Aboriginal Literacy easily oversimplified

The Australian 21 June, 2000

While I'm thoroughly in agreement with the thrust of Frank Devine's article (Illiteracy spells scandal, Opinion 15/6), I believe the issue of using local languages in schools is far more complex than he implies.

The evidence seems to suggest that the teaching of young children is best done in their first language, that introductions to the concepts of mathematics, social science and science are best done in the language in which the child is proficient and that parallel instruction should be given in the standard national language of the country, with the teaching medium gradually shifting into the national language as the child becomes more proficient in it.

However, there are a number of complications in the case of remote Aboriginal children. First, the classroom teachers are not proficient in the community language and, while they have teacher aides to help them, these people are not educated in the western sense to the level we expect of teachers of non-Aboriginal children in our country.

Second, languages reflect the preoccupations of the communities in which they have developed. The English-speaking world is fanatical about time and the complexity of our verb tenses is a result of this; we obsessively count and measure everything in our society and consequently have a great proliferation of mathematical language. Traditional Aboriginal society has different priorities: for example, interpersonal relationships are a dominant concern and result in amazing numbers of personal pronouns and corresponding verb forms which seem horrendously difficult to English speakers.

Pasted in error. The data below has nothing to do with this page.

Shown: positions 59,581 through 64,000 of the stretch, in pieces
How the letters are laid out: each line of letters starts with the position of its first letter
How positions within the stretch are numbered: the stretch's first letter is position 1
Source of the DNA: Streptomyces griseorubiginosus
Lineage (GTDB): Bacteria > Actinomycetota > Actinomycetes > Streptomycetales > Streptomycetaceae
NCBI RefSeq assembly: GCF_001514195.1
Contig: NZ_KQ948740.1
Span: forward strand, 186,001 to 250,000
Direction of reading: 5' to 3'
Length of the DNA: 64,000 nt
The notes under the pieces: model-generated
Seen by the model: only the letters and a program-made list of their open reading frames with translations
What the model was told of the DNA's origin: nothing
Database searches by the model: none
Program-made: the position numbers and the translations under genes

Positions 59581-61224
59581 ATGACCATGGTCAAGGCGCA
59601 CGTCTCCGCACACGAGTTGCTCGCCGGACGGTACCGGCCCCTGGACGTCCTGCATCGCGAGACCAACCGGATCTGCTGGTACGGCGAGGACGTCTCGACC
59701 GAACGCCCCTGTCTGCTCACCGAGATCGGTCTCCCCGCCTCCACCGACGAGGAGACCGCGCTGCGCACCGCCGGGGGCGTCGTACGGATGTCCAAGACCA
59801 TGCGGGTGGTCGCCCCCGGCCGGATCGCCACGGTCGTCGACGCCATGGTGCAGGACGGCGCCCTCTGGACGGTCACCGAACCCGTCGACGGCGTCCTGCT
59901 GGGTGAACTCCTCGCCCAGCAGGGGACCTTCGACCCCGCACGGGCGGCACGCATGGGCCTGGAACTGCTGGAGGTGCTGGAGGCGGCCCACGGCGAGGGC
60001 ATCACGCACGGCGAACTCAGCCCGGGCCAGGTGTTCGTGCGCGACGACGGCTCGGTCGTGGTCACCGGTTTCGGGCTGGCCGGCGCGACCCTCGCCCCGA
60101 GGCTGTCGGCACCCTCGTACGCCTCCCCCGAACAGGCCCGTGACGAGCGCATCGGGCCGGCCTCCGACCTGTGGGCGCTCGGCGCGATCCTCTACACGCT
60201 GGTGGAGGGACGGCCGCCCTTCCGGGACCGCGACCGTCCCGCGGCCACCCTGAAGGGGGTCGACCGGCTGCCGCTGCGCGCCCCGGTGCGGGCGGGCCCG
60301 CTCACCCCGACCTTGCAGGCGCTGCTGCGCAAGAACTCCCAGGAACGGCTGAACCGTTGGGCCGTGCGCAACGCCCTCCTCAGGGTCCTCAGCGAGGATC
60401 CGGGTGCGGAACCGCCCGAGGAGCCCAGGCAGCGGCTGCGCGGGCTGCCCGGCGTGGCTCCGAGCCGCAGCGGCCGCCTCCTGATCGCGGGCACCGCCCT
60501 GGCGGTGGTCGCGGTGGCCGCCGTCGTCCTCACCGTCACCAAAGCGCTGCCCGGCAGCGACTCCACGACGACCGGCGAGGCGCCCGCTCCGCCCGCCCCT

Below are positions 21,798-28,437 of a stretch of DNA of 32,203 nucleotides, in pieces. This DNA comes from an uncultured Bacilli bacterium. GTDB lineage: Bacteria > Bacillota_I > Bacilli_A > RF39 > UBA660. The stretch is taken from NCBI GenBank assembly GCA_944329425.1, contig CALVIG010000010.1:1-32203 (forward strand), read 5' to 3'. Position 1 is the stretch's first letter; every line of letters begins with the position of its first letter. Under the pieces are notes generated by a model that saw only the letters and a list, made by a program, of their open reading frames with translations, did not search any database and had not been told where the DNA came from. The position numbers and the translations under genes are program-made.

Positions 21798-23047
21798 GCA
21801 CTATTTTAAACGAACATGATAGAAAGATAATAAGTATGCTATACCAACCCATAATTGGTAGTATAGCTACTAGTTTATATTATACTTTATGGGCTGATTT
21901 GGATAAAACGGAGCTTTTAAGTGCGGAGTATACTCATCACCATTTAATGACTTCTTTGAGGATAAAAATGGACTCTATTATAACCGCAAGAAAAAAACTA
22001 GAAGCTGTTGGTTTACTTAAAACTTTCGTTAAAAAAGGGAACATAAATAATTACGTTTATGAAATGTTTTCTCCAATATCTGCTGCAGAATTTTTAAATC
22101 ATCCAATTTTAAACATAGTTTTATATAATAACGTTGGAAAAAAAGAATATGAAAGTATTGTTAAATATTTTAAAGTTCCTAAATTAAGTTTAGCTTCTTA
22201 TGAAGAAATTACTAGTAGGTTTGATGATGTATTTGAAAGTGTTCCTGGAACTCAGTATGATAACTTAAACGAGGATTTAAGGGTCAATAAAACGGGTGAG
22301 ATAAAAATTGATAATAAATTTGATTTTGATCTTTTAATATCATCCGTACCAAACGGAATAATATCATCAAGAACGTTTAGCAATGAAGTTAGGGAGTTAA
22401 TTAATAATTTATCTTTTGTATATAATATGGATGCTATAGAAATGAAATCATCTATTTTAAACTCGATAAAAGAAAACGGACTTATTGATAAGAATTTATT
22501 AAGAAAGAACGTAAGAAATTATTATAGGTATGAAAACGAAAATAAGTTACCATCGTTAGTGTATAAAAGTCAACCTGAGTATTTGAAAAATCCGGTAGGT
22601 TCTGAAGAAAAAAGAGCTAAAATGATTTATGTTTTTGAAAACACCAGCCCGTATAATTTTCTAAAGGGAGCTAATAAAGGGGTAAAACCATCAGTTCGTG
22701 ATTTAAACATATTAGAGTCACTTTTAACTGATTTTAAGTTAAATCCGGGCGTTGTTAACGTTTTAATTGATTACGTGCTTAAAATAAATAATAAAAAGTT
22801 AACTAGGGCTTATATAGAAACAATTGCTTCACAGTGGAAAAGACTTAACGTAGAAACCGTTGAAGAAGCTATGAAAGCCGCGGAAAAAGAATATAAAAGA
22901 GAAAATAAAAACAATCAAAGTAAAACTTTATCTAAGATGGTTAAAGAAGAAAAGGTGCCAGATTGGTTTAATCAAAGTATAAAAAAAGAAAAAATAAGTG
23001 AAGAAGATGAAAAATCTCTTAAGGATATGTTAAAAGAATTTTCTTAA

These intrinsic linguistic differences mean that one language cannot always readily explain the concepts imported from another culture.

So there is an intrinsic dilemma about which language to use as the teaching medium for young Aboriginal children in remote areas where standard Australian English is not the dominant language.

However, the problem is not Aboriginal language and traditional skills versus standard Australian English. Individual communities can decide whether they want the Aboriginal skills as part of their formal school system. Whatever decision is made, there must also be serious commitment by the education system, individual teachers and Aboriginal communities to the learning of the national language – speaking listening, reading and writing.

Without real proficiency in standard Australian English, Aboriginal children are cut off, not only from formal higher education and the professions of teaching, nursing, medicine and engineering, but also from the knowledge obtainable from books, the internet and TV documentaries. They are left in the cycle of ill-health, unemployment and poverty, a cycle which leads far too many to despair.